Chubb's responsibility to inform Ms. Browne of her potential entitlement to a non-earner benefit if she met the qualifications in clause 12(1)2 is grounded in its responsibilities to act in utmost good faith to its first-party insured as required by the Insurance Act and its schedules. It is a logical extension of its obligations under section 32 of the Schedule and the consumer protection goals at the heart of the legislation. Not only did Chubb fail in its obligation to inform Ms. Browne of her potential entitlement to a non-earner benefit, but it also gave her erroneous information about the caregiver benefit which she was receiving by stating that it was limited to a 104 week period of entitlement. Ms. Browne was potentially entitled to the payment of caregiver benefits as long as her daughter, who resided with her, met the definition of a "person in need of care"; that is, until her 16th birthday on June 8, 2009.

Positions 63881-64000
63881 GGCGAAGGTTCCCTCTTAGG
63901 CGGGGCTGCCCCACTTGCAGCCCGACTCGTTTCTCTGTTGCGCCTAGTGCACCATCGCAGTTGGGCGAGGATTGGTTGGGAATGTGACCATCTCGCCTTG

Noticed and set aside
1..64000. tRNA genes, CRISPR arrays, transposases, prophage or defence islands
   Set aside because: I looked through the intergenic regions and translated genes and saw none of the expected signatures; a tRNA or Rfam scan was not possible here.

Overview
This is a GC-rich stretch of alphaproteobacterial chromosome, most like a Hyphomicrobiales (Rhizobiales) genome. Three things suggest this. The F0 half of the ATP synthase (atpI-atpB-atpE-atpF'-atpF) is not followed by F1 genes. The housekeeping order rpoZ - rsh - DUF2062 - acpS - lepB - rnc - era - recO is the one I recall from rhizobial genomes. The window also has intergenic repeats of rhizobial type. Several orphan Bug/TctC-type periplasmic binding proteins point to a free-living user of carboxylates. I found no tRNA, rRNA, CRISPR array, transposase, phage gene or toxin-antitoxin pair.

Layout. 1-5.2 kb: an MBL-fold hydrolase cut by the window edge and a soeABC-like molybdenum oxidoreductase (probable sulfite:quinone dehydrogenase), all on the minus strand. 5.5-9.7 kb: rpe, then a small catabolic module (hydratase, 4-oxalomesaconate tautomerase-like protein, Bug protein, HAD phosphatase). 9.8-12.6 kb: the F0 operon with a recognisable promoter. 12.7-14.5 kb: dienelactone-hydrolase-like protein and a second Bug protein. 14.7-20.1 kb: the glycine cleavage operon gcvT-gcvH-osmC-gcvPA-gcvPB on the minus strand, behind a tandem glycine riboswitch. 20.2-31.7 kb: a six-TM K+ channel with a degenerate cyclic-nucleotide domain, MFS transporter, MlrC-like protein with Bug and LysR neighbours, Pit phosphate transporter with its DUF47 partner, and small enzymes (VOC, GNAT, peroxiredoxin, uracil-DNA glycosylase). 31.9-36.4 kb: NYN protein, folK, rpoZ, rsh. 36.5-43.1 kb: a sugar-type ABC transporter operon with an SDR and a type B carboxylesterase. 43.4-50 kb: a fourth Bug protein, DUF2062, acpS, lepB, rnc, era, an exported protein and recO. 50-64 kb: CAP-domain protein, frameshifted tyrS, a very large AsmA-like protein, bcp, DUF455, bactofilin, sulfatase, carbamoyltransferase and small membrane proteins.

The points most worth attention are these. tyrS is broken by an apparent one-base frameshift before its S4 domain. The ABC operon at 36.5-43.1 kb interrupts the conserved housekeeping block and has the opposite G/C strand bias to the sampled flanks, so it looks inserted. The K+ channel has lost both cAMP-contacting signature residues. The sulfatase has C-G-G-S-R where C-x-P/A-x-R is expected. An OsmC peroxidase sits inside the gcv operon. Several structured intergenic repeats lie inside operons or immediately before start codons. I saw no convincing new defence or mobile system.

After reviewing all of the submissions and circumstances in this case, the arbitrator found that the appropriate remedy for Chubb's non-compliance with its obligations was to issue an interim order until a full arbitration hearing was held and the hearing arbitrator could then issue a final determination on the issues of entitlement in relation to the discussed dispute.
The arbitrator was not persuaded that it was appropriate to order interest on overdue payments or for Chubb to pay a special award to Ms. Browne at the time of the decision. Both issues had to be assessed in the context of the issues in dispute and required a determination with respect to entitlement. These matters were deferred to the hearing arbitrator, who would have the benefit of hearing the evidence at a full hearing.